The management of acute peripheral facial nerve palsy is complex, challenging, and controversial. This article focuses on the management of acute, unilateral, idiopathic facial nerve palsy, more commonly known as Bell’s palsy. The annual incidence of Bell’s palsy is 20 to 30 per 100,000 population, and facial weakness generally resolves in six months either with medical treatment or by observation alone. However, a small subset (10%–29%) of affected individuals display persistent facial nerve dysfunction. These patients can suffer from corneal abrasions, dysarthria, facial contracture, synkinesis, and the social-psychological challenges of facial asymmetry.
The cause of Bell’s palsy is by definition uncertain, but evidence implicates facial nerve edema due to viral infection. Swelling within the narrow bony confines of the fallopian canal leads to damage, with the meatal foramen and labyrinthine segments common sites of conduction block in cases taken to surgery. The actual extent of nerve damage varies significantly, with some patients showing only mild weakness and others permanently disfigured. Ideal assessment of Bell’s palsy patients would allow the clinician to definitively identify patients who will not regain full facial nerve function; unfortunately, such a test does not exist. A variety of useful assessments do exist however, including electrodiagnostic and function-based (House-Brackmann [HB] and Yanagihara grading systems) evaluations. This article discusses the prognostic implications of electroneurography (ENoG), a tool that provides reliable objective measurements of facial nerve function in acute facial nerve palsy.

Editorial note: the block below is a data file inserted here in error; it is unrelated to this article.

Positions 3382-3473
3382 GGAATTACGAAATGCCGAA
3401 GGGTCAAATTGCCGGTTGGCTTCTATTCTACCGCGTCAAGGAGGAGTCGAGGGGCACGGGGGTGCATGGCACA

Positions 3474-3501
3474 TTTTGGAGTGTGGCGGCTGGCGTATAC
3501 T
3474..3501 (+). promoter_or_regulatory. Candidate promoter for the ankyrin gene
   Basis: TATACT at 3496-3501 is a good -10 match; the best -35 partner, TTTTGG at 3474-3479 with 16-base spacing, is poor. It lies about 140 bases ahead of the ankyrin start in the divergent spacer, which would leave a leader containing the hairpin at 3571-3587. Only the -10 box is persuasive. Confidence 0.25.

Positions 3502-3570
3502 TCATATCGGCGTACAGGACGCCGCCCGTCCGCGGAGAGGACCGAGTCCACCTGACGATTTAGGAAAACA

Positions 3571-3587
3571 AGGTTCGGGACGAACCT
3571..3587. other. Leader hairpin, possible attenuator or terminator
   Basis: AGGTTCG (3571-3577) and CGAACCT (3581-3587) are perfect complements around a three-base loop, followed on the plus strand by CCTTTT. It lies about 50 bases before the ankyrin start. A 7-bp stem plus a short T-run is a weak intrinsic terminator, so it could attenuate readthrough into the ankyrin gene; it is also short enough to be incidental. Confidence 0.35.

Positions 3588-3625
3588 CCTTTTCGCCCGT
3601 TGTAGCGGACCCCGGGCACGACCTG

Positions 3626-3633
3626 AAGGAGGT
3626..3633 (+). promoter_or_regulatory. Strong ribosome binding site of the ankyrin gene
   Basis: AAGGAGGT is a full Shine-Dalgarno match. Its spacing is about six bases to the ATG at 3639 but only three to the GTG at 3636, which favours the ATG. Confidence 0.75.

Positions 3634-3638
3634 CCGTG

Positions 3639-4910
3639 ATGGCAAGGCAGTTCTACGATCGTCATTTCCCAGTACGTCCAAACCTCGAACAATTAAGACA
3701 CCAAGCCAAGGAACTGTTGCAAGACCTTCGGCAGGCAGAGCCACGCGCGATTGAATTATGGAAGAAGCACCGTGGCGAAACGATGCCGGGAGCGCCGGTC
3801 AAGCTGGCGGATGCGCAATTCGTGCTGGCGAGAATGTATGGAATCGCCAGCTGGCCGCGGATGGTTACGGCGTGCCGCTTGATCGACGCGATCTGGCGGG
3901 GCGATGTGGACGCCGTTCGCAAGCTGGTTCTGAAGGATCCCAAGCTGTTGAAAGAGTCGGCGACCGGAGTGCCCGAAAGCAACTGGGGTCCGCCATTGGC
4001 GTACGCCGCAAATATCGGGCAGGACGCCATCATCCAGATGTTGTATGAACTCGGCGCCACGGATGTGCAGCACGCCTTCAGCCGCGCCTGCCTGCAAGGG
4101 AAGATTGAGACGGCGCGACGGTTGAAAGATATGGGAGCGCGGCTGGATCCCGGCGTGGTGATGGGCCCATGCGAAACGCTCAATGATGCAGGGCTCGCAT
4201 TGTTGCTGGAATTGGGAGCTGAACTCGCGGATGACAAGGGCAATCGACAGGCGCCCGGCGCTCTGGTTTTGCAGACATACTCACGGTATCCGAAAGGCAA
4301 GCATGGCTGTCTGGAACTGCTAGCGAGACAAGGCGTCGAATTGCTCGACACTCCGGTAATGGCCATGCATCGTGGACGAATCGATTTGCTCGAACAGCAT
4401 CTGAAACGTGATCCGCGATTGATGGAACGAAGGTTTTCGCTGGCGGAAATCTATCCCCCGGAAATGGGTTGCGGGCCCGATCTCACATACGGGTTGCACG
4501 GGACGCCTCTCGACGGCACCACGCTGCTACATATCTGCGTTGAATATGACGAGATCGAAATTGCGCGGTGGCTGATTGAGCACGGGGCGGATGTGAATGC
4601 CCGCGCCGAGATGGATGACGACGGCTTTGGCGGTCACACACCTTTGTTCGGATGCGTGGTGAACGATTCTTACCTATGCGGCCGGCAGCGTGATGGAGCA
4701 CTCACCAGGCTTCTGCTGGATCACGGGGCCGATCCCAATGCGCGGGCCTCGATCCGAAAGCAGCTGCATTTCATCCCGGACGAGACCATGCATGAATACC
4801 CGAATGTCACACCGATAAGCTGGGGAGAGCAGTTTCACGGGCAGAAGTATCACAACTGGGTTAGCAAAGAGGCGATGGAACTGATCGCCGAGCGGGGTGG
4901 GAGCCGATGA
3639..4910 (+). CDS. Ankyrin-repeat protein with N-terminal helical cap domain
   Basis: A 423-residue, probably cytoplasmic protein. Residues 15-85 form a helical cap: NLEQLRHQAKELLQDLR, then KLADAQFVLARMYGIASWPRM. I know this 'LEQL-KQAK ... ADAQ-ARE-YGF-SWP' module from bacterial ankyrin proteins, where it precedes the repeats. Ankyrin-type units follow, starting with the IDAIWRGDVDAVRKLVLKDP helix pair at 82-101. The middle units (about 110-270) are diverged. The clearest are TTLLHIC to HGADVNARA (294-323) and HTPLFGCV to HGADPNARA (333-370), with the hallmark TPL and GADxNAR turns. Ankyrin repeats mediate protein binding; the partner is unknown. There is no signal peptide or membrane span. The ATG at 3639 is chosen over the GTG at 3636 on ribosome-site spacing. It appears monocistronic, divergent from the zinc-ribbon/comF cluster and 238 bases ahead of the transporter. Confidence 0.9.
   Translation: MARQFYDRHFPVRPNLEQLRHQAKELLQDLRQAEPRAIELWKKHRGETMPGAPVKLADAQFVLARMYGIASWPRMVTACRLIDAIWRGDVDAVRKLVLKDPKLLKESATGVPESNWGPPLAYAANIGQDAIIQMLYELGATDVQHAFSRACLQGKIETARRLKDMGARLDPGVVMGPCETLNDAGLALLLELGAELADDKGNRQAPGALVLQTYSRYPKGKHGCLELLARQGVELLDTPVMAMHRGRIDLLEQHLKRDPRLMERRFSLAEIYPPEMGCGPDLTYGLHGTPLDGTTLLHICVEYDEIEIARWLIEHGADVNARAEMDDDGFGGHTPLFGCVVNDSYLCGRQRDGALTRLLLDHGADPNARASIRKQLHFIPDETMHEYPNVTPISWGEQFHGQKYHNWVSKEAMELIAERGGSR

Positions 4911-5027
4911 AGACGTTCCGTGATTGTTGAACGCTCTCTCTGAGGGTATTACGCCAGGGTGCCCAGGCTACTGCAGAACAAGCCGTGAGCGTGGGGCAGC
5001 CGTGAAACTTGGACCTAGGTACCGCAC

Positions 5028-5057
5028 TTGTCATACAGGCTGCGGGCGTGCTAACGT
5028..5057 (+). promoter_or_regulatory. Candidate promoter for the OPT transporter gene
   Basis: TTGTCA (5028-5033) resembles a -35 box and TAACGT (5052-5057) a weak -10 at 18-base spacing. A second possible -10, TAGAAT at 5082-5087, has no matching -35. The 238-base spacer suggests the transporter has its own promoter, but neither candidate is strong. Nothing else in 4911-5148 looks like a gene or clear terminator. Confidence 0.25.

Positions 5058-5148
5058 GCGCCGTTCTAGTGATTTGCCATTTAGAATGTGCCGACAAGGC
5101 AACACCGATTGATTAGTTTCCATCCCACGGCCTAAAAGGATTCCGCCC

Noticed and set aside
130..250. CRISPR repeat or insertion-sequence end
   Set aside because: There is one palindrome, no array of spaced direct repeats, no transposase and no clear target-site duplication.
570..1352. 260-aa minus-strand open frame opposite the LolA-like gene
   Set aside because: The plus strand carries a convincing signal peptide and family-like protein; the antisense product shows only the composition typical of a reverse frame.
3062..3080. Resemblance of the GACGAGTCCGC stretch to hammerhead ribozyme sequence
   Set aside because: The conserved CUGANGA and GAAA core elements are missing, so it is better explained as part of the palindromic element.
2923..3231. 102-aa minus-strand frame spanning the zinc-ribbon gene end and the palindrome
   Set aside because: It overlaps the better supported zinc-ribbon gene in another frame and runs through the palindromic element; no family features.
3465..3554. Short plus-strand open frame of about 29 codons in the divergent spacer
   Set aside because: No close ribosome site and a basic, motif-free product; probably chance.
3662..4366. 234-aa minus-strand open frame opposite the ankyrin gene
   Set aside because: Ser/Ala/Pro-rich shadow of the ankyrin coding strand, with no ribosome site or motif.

The course of Bell’s palsy varies, with a minority of patients suffering significant residual facial weakness. Several studies confirm the prognostic value of ENoG testing performed between three and 14 days after onset of complete facial paralysis. In those patients who do not exceed 90% degeneration, use of ENoG is useful as a prognostic tool to reassure patients of the high likelihood of recovery to acceptable (HB I or II) facial function. In patients with an ENoG response exceeding 90% degeneration, and who show no voluntary EMG motor unit potentials, surgical decompression by a qualified surgeon likely offers improved functional outcomes. One recent study suggests 85% degeneration is predictive of unfavorable outcomes; however, this remains to be validated by further studies. Read the full article in The Laryngoscope.